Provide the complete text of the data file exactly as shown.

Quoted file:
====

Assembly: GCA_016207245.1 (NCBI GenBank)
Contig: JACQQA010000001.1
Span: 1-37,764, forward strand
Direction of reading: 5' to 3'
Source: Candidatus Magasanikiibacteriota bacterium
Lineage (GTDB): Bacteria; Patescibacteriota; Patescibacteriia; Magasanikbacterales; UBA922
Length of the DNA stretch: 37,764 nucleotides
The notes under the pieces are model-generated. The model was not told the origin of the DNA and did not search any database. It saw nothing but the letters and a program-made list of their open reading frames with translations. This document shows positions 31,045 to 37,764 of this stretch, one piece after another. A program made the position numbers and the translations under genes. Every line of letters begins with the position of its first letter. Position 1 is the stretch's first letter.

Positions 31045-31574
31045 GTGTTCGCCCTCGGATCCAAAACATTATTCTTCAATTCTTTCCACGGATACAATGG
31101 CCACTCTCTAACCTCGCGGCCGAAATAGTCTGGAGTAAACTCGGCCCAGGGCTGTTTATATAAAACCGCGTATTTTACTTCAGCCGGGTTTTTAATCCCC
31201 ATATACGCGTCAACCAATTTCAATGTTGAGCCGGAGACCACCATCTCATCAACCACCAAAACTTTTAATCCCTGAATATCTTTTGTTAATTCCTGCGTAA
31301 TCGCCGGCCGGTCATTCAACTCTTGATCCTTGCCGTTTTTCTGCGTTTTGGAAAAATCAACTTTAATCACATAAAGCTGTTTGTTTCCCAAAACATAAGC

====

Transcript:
Assembly: GCA_016207245.1 (NCBI GenBank)
Contig: JACQQA010000001.1
Span: 1-37,764, forward strand
Direction of reading: 5' to 3'
Source: Candidatus Magasanikiibacteriota bacterium
Lineage (GTDB): Bacteria; Patescibacteriota; Patescibacteriia; Magasanikbacterales; UBA922
Length of the DNA stretch: 37,764 nucleotides
The notes under the pieces are model-generated. The model was not told the origin of the DNA and did not search any database. It saw nothing but the letters and a program-made list of their open reading frames with translations. This document shows positions 31,045 to 37,764 of this stretch, one piece after another. A program made the position numbers and the translations under genes. Every line of letters begins with the position of its first letter. Position 1 is the stretch's first letter.

Positions 31045-31574
31045 GTGTTCGCCCTCGGATCCAAAACATTATTCTTCAATTCTTTCCACGGATACAATGG
31101 CCACTCTCTAACCTCGCGGCCGAAATAGTCTGGAGTAAACTCGGCCCAGGGCTGTTTATATAAAACCGCGTATTTTACTTCAGCCGGGTTTTTAATCCCC
31201 ATATACGCGTCAACCAATTTCAATGTTGAGCCGGAGACCACCATCTCATCAACCACCAAAACTTTTAATCCCTGAATATCTTTTGTTAATTCCTGCGTAA
31301 TCGCCGGCCGGTCATTCAACTCTTGATCCTTGCCGTTTTTCTGCGTTTTGGAAAAATCAACTTTAATCACATAAAGCTGTTTGTTTCCCAAAACATAAGC